World Order by Henry Kissinger - A 30-minute Instaread Summary - InstaRead Summaries

World Order by Henry Kissinger - A 30-minute Instaread Summary

By InstaRead Summaries

  • Release Date: 2014-10-15
  • Genre: Politics & Current Events


PLEASE NOTE: This is a summary of the book and NOT the original book. 
World Order by Henry Kissinger - A 30-minute Instaread Summary
Inside this Instaread Summary: Overview of the entire book, Introduction to the important people in the book, Summary and analysis of all the chapters in the book, Key Takeaways of the book and A Reader's Perspective.
Preview of this summary: 

Chapter 1
In many early societies, order was created and maintained by central leadership rather than through the self-rule of states. Leaders in China and Islam fought for power. Other regions experienced chaos and frustration as they tried to establish order. Europe uniquely allowed different regions within the whole to rule themselves. Leaders felt this would allow their people to celebrate and balance their own interests.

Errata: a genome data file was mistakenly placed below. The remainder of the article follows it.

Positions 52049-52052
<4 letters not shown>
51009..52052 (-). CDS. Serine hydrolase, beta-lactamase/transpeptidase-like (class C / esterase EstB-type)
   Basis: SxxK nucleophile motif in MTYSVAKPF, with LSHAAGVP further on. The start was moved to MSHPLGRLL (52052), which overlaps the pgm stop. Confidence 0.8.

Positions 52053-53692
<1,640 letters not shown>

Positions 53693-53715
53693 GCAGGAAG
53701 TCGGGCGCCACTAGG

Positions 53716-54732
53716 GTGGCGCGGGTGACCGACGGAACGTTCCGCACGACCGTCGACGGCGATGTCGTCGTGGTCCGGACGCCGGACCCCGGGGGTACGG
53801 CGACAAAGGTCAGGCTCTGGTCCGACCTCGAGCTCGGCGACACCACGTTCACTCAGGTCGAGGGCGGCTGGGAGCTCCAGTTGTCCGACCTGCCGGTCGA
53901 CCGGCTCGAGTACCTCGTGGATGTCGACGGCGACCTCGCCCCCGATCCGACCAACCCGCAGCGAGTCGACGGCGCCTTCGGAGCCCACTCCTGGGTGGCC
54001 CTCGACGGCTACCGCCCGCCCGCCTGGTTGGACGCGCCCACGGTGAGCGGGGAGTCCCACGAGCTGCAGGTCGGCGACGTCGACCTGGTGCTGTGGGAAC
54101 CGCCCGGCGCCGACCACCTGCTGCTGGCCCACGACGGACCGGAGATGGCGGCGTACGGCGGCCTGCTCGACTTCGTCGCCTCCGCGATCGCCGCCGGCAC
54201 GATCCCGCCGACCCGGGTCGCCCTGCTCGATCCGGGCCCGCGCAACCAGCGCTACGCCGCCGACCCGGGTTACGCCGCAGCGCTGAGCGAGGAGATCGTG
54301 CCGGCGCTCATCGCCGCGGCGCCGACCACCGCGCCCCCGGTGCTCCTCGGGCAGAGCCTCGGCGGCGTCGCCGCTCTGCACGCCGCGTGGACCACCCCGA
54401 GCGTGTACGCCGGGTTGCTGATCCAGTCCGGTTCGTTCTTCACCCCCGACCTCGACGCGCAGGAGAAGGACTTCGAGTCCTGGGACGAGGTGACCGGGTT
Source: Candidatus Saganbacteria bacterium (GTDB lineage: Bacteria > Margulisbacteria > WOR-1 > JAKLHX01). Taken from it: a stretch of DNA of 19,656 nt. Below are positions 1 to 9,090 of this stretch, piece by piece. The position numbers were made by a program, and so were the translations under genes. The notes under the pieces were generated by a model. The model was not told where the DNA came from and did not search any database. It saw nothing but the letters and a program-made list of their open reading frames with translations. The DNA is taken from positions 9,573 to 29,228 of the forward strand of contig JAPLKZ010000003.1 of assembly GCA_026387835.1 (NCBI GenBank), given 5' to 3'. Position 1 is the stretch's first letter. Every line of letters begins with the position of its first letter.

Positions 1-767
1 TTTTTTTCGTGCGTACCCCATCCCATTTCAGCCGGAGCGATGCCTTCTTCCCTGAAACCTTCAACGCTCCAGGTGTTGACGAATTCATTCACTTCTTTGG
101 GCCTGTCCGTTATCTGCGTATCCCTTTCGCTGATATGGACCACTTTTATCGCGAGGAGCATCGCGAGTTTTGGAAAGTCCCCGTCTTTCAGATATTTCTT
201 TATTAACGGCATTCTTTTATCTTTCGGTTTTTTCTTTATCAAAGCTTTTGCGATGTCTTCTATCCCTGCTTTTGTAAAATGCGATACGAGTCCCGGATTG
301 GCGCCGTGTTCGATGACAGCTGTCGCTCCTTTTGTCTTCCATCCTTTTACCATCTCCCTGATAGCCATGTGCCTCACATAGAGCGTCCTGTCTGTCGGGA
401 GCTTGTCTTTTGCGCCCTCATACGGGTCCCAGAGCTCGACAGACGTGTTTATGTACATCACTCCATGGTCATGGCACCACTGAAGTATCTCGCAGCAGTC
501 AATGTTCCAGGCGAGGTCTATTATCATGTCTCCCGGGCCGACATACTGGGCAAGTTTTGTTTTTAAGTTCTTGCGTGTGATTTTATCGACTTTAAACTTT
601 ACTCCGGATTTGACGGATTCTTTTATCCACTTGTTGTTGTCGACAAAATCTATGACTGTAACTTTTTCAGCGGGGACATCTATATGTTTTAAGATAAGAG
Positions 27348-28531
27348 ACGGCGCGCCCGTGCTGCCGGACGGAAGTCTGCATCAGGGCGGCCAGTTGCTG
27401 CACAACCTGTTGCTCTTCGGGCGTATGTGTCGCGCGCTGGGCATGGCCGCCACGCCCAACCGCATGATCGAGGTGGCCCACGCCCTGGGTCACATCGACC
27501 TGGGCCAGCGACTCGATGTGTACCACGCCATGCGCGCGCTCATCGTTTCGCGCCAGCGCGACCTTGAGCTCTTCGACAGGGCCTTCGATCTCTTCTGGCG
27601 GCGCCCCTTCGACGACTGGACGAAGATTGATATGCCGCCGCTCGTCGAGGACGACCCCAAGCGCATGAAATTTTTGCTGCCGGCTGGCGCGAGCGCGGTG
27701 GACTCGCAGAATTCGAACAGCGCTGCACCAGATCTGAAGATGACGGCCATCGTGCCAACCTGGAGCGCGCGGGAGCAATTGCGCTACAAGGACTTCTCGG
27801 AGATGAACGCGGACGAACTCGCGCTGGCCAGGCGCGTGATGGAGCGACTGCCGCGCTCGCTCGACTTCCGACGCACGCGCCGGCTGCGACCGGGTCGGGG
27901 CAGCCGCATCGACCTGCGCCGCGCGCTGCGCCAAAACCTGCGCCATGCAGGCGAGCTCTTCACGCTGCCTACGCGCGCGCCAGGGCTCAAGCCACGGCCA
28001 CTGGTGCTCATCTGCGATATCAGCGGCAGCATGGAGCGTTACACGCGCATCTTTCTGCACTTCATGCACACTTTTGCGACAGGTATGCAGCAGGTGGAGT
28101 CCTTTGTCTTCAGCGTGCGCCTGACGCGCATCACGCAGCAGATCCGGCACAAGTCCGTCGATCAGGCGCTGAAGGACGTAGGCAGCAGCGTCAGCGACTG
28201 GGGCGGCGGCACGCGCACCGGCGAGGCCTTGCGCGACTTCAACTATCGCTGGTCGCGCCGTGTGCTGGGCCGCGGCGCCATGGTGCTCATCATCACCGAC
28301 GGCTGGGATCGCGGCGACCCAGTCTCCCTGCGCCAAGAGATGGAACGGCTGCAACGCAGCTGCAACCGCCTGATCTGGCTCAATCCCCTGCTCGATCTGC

The fall of the Roman Empire shattered the rules that Roman citizens had always lived by. Romans began to focus on Christianity, which was governed by the government and the church. Charlemagne, Roman emperor in 800, vowed to defend the church at all cost. The Empire disintegrated under his rule due to several civil wars. The emperor of Rome was elected by princes in unfair elections, and there was a constant struggle for power between the Pope and the emperor, making the concept of order seem completely out of reach.
Prince Charles of Habsburg became Holy Roman emperor after Charlemagne. Charles focused on protecting and exalting the Roman Catholic Church. He was unable to do so when Protestantism swept across the region.
By the fifteenth century, European explorers began traveling in search of wealth and fame. Soon, an increased focus on the individual and reason rather than the Church spread through Europe.
As the Thirty Years’ War raged on between catholics and protestants, France appointed Cardinal de Richelieu as the chief minister of France. Richelieu wanted to use the balance of power to help structure foreign policy. He believed that the divisions within Europe were important and focused on centralizing France’s government to maintain a balance of power.

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